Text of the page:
Ruby is one of the more complex characters in this cast of characters, which is really saying something. As a plus-sized, darker-skinned Black woman, Ruby experiences and shares in her story the colorism and erasure that she often experiences as she moves through the world. She is an underestimated character who explores her rage but also shows her vulnerability in ways far more nuanced than most modern television series have allowed for women of color. But the range of emotion and status that Ruby (and Mosaku) get to explore fully flesh out a confident woman underpinned with insecurities and desires and motives that sit in a morally gray area rarely explored. To add to the fact that this is a Black woman who is not only stepping into her power but her queerness as she 1) originally couples with who she thinks is a white man, William (Jordan Patrick Smith) but 2) turns out to be Christina incognito and she continues an affair with her, and 3) gets to talk about how aware she is of the power and racial dynamics are at play here, elevates Ruby into a rarefied space on television that is rarely shown for women of color. She is sympathetic and complicated, and her arc and growth turn out to be one of the most fascinating aspects of a show that is already neck-deep in examining complicated issues of racist history.
What I Didn't Like:
The reason I didn’t talk much about Christina above is because I have no interest in fleshing out why we should like a white supremacist magician, even a queer one. Sure she may not have planned to get involved with Ruby, but she sure has no problem flexing her white privilege to get Atticus to put down his gun even though she can wield other terrible powers to disarm him. Hard pass.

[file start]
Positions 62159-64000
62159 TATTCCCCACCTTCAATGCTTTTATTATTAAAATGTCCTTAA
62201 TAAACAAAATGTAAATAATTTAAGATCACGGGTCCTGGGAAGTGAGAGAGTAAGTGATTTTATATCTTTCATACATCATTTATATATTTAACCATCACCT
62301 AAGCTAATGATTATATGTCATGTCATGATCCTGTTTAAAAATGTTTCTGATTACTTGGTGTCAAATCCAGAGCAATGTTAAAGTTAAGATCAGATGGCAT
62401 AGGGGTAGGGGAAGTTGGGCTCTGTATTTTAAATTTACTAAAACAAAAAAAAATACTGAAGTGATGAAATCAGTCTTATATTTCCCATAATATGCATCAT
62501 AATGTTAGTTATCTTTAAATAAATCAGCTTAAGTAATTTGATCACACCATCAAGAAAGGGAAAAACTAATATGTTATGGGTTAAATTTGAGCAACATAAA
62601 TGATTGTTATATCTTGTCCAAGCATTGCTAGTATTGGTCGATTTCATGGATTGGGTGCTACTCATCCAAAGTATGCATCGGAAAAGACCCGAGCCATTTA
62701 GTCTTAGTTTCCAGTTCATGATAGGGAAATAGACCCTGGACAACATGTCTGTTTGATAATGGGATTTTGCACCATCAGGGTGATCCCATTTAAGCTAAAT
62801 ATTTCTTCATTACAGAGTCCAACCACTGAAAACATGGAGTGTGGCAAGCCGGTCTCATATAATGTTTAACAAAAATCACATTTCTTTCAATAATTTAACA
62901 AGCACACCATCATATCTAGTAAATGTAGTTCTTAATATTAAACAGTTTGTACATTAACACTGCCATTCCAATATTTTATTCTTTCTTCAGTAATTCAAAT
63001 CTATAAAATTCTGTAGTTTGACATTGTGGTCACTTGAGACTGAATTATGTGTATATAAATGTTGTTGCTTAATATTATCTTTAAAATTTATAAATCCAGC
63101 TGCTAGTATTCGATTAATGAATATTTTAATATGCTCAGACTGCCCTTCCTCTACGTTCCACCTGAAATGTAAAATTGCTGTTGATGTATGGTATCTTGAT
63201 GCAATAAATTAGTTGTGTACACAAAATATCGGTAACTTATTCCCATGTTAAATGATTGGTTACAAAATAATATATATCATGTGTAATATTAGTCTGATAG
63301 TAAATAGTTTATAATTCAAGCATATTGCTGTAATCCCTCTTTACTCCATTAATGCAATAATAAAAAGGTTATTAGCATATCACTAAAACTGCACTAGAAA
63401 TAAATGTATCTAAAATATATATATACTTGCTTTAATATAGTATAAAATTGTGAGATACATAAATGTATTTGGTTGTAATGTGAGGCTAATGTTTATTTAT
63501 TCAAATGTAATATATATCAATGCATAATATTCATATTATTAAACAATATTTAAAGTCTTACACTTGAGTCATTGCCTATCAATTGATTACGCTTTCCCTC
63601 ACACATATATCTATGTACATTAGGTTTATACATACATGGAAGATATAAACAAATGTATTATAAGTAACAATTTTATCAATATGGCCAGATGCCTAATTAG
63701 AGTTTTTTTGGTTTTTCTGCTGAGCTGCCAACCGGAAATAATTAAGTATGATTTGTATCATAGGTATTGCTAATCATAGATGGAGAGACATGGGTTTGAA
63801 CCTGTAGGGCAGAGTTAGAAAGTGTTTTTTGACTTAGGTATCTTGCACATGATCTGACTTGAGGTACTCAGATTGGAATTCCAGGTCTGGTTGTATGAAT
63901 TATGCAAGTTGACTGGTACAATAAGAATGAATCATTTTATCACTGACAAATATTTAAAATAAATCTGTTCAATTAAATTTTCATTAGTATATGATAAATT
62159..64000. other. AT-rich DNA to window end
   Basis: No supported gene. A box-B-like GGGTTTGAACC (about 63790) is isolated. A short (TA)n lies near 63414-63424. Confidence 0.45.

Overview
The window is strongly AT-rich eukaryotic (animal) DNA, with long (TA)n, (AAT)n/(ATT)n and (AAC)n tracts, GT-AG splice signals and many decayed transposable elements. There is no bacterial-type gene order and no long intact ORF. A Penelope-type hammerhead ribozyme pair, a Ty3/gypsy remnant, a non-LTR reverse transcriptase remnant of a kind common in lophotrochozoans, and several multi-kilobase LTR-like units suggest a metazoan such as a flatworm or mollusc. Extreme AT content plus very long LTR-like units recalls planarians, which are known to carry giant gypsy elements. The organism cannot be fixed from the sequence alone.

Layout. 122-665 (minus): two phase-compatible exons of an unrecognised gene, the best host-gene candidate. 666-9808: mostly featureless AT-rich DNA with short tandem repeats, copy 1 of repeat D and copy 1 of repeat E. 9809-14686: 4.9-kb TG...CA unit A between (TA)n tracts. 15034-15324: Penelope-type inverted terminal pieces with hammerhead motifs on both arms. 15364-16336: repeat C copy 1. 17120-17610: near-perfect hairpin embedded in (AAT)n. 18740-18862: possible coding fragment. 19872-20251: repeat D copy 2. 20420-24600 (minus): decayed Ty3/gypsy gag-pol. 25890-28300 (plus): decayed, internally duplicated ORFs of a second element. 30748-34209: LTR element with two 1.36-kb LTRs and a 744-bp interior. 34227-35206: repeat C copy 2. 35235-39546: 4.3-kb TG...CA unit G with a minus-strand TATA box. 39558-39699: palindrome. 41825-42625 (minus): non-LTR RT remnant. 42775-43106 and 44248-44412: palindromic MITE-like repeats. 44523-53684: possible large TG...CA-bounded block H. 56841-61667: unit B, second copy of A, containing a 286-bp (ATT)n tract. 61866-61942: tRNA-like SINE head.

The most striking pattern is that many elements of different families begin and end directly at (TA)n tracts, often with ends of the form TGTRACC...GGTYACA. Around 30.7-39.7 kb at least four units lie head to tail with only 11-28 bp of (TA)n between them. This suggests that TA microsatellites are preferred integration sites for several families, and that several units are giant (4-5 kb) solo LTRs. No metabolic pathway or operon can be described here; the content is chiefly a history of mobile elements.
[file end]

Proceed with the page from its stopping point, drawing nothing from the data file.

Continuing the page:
What disappoints me, however, is that Lovecraft is skating awfully close to the #KillYourGays territory with seeming to off Ruby off-screen for the season’s climax. (Unlike reviewer Princess Weekes over at The Mary Sue, I am of the belief that Ruby has been put into one of the comas and will get saved next season now that white people no longer can do magic). It’s incredibly troubling to see this relationship blossom in many ways because there is a major imbalance of power in favor of Christina— not just in a societal form of white privilege, but as far as power so that Ruby can easily get manipulated. So I would have liked to have seen Ruby explore her queerness with a loving partner who doesn’t toss her aside. It’s a microcosm of racist, abusive behavior, and it’s emotionally painful to watch all this build-up get underwhelmingly resolved. As Weekes succinctly put it: “To see one of the few dark-skinned fat queer women on television killed off by their white racist lover was just … so deeply upsetting”.
Oh, yeah, and the show also has plenty of time to throw around the word f***** when talking about Montrose (Michael K. Williams), but no time in ten hours to use the terms “bi” or “queer”? Come on.
I absolutely loved Ruby and found her to be one of the most interesting characters in the entire ensemble. More shows getting made should include more characters like her— her type of viewpoint is often overlooked as a character in period shows and that really needs addressing. But to have this type of violent denouement for such a groundbreaking (on many levels) character results in such a sour endgame that I hope it doesn’t set a terrifying precedent.